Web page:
I met David Karp, the founder/ceo...
An animated but brief history of retro design and technology by Kadavre Exquis.
Several Hairs on the Body of an Anopheles Moscito Larva viewed through Quanta Family instrument and shot by FEI Company
Quote and image found on But Does It Float
Derrick de Kerckhove—professor, author and expert in the intersection of culture and technology
Watch as NBC’s Today Show hosts struggle to explain and understand what the internet is in 1994. It’s amazing to realize how far we have come in just a few short years. Imagine where this thing called “the internet” will be in another 17 years.
The Internet hasn’t gone to College YET! I mean this was less than 17 years ago, I have often said we are underestimating this whole thing and this video reminds me why! I just think people dont grasp how young this whole movement and platform is! Just wait!
Several students in the Advanced Interface Design class at Hyper Island created KarmaTech as an embeddable RFID concept for WESC shoes. Once you register your shoes with WESC they imagine using the technology to give you access to exclusive events, automatic location based check-ins, and fun social media interactions. Where a platform like Nike+ is focused on performance and competition KarmaTech is simply social and fun.
If you’re interested in design, digital media or advertising and considering schools, definitely take a look at the Hyper Island program.
See a list of all the people involved in this concept.
Talented illustrator, designer and writer Frank Chimero was commissioned by IEEE to create illustrations of the top 11 technologies of the last decade. Above are the illustrations for digital photography, social networks and smart phones. It’s amazing to realize how quickly these technological breakthroughs integrated into our daily lives.
Writer and editor Bruce Nussbaum presents the case that we are now entering the “Twilight of Pessimism for America” and finally moving beyond the notion that America is on the decline. Although Nussbaum is writing specifically regarding the perception and attitude of Americans I believe that the same sense of optimism will be true in business, technology and the general view of the future.
Beneath the noise of politics, the Know-Nothingism, the anger, the arrogance of belief and the corruption masquerading as lobbying, another culture is being built in cities where the future is more evenly distributed an far more optimistic. It is where political leaders really lead, Gen Yers build their lives on their own platforms and people wait for the bad movie that is Washington to end. I’m betting that in the decade ahead, the signal that is America’s comeback will grow stronger and replace the current noise.
Here’s to a new optimistic year and era!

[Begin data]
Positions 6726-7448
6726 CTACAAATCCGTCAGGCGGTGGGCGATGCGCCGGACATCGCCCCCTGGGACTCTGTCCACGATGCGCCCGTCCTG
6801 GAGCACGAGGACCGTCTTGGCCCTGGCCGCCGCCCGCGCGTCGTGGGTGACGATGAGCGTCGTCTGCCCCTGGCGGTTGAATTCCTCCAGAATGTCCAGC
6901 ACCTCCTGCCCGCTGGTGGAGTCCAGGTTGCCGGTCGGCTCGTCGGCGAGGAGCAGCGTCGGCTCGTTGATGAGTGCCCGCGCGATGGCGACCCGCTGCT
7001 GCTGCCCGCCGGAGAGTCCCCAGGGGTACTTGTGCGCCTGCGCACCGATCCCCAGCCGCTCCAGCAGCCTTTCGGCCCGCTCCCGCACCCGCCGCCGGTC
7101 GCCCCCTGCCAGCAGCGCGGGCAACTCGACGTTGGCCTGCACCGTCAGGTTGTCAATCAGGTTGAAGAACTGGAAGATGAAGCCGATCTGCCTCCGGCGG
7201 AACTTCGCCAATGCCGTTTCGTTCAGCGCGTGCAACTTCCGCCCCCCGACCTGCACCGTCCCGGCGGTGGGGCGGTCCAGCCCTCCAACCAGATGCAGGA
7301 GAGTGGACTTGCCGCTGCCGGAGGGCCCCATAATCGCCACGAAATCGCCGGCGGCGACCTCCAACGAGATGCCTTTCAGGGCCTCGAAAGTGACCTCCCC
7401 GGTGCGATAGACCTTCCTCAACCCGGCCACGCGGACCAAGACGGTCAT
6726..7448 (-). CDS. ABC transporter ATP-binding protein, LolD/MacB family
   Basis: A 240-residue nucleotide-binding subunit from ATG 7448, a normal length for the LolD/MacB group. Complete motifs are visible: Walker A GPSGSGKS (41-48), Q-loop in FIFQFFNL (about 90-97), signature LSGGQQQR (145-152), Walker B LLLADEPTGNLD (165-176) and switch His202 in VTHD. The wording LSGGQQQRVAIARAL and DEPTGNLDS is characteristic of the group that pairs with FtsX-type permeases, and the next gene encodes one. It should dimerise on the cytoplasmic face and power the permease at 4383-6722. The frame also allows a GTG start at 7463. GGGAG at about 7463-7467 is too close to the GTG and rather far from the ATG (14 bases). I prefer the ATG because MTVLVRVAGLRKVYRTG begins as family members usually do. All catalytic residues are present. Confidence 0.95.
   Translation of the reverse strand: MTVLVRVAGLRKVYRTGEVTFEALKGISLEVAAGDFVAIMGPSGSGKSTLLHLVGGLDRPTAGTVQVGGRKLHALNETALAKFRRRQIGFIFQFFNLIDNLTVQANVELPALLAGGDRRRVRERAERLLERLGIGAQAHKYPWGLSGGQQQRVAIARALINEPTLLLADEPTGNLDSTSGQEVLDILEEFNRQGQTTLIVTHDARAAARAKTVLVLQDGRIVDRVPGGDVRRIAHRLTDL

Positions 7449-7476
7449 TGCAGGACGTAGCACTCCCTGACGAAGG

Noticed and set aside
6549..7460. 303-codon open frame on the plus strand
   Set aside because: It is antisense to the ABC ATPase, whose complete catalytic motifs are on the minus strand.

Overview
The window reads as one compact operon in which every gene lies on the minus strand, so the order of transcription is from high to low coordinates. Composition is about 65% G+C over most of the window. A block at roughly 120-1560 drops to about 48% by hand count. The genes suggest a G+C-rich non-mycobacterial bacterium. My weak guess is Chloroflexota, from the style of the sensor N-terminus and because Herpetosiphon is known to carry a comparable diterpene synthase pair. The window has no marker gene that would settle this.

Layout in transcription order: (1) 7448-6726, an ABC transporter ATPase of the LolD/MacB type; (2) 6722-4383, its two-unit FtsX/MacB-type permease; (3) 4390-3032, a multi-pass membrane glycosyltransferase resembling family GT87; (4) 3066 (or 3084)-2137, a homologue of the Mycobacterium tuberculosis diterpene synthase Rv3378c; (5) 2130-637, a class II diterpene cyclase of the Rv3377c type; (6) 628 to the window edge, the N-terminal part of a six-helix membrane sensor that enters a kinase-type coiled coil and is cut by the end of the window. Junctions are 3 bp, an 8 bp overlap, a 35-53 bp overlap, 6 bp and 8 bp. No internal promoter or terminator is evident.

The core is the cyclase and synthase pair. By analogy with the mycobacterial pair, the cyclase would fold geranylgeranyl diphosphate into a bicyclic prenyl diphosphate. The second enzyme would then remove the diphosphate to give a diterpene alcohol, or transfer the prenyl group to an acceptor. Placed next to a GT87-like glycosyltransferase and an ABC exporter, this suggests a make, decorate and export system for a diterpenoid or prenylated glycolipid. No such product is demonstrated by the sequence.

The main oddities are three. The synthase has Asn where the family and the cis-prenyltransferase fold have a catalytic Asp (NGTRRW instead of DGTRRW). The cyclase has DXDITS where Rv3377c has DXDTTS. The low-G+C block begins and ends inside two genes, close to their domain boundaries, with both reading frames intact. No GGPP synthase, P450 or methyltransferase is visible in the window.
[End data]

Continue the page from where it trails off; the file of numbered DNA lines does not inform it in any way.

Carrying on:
Japanese band SOUR along with a long list of creative, technical, and design credits created this unique music video that combines your Facebook, Twitter, geo-location and webcam data. I can’t say that I’m a fan of the music itself, but the technical execution is well done.
I can confirm that connecting to Facebook and Twitter does not auto-post anything to your accounts.
After smashing an iPod Touch that his two boys constantly fought over artist and former Apple employee Michael Tompert realized he should do something with this piece of technology as liquid poured out of the shattered screen. The series of photographs were recently featured in a small San Francisco Gallery, Small Worms Gallery.
From an art critic’s point of view, the destroyed gadgets contain strains of Dadaism and Surrealism. Everyday products are turned on themselves and made to seem unfamiliar again.
A 1995 essay in Newsweek predicting that the Internet will end up being a big flop that will never take off.
Then there’s cyberbusiness. We’re promised instant catalog shopping—just point and click for great deals. We’ll order airline tickets over the network, make restaurant reservations and negotiate sales contracts. Stores will become obselete. So how come my local mall does more business in an afternoon than the entire Internet handles in a month? Even if there were a trustworthy way to send money over the Internet—which there isn’t—the network is missing a most essential ingredient of capitalism: salespeople.
Reblogged from Rick Webb
Frog Design looks the way that ideas travel, reproduce and evolve in human history in their first essay for Fast Company. They make the case that the ability for humans to exchange ideas is key human invention.
In every case it was openness to exchange, within and among nations, that drove innovation (and predation by chiefs, priests, and thieves that shut it down). The same is true today. Countries that open their borders to the free exchange of goods and services and ideas and innovations flourish, while those that cut themselves off and seek economic self-sufficiency stagnate.
I’m glad to see the death of “TV”. Since subscribing to Netflix I rarely turn on broadcast television, and it’s been almost a decade since we last subscribed to cable.
Collection of 100+ 1970s Vintage desktop and pocket calculators.
Via Cool Hunting